EP1370877A1 - Vibration measurement apparatus - Google Patents

Vibration measurement apparatus

Info

Publication number
EP1370877A1
EP1370877A1 EP20020711657 EP02711657A EP1370877A1 EP 1370877 A1 EP1370877 A1 EP 1370877A1 EP 20020711657 EP20020711657 EP 20020711657 EP 02711657 A EP02711657 A EP 02711657A EP 1370877 A1 EP1370877 A1 EP 1370877A1
Authority
EP
Grant status
Application
Patent type
Prior art keywords
measuring apparatus
characterised
vibration measuring
pass filter
signal processing
Prior art date
Legal status (The legal status is an assumption and is not a legal conclusion. Google has not performed a legal analysis and makes no representation as to the accuracy of the status listed.)
Ceased
Application number
EP20020711657
Other languages
German (de)
French (fr)
Other versions
EP1370877A4 (en )
Inventor
Paul Andrew Gould
Ian Mawson Howard
Guiseppe Mancinone
Current Assignee (The listed assignees may be inaccurate. Google has not performed a legal analysis and makes no representation or warranty as to the accuracy of the list.)
Curtin University of Technology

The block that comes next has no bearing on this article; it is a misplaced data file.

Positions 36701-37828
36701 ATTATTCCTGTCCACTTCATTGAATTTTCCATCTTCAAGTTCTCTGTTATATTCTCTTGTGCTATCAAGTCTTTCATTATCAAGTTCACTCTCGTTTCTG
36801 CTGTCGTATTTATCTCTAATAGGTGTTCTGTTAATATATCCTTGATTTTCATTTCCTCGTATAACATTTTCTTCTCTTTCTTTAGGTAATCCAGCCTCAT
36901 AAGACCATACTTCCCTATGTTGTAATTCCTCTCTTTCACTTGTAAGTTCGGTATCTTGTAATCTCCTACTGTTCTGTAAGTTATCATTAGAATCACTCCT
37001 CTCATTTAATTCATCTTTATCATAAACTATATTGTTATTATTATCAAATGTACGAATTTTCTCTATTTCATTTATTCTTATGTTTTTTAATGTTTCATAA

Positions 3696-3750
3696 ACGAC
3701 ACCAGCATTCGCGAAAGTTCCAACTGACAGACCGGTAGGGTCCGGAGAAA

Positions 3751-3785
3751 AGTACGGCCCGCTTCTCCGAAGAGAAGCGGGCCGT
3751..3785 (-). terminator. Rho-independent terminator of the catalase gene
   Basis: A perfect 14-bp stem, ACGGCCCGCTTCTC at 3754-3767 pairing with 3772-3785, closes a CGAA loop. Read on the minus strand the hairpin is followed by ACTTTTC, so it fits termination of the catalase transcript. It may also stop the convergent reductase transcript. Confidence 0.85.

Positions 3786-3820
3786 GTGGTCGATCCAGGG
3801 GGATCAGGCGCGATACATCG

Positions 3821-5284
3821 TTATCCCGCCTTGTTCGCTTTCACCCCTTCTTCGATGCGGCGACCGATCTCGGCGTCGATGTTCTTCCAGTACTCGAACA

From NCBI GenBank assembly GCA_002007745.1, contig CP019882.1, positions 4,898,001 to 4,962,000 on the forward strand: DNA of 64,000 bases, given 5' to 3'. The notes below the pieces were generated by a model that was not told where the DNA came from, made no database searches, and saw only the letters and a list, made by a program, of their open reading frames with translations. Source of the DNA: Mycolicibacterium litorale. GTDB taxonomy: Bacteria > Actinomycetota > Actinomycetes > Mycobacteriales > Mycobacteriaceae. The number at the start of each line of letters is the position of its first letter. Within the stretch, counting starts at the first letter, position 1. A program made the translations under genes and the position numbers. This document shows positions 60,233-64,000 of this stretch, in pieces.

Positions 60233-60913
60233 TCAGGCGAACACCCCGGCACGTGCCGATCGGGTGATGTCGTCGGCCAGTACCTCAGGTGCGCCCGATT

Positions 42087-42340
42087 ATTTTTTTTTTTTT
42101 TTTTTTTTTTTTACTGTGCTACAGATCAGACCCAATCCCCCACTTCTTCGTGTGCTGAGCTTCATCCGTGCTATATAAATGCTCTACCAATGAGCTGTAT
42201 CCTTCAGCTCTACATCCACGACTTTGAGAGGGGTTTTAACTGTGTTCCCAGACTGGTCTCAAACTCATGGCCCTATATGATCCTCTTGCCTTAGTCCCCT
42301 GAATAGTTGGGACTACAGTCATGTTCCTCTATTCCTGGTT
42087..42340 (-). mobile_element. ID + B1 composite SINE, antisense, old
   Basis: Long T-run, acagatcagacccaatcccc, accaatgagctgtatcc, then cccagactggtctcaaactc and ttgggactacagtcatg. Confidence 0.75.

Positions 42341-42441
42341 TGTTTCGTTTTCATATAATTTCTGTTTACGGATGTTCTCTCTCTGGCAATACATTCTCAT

Water Corp
CURTIN UNIV OF Tech
Original Assignee
Curtin University of Technology
Water Corp
CURTIN UNIV OF Tech
Priority date (The priority date is an assumption and is not a legal conclusion. Google has not performed a legal analysis and makes no representation as to the accuracy of the date listed.)
Filing date
Publication date

Links

Classifications

    • GPHYSICS
    • G01MEASURING; TESTING
    • G01HMEASUREMENT OF MECHANICAL VIBRATIONS OR ULTRASONIC, SONIC OR INFRASONIC WAVES
    • G01H11/00Measuring mechanical vibrations or ultrasonic, sonic or infrasonic waves by detecting changes in electric or magnetic properties, e.g. capacitance or reluctance
    • G01H11/06Measuring mechanical vibrations or ultrasonic, sonic or infrasonic waves by detecting changes in electric or magnetic properties, e.g. capacitance or reluctance by electric means
    • GPHYSICS
    • G01MEASURING; TESTING
    • G01HMEASUREMENT OF MECHANICAL VIBRATIONS OR ULTRASONIC, SONIC OR INFRASONIC WAVES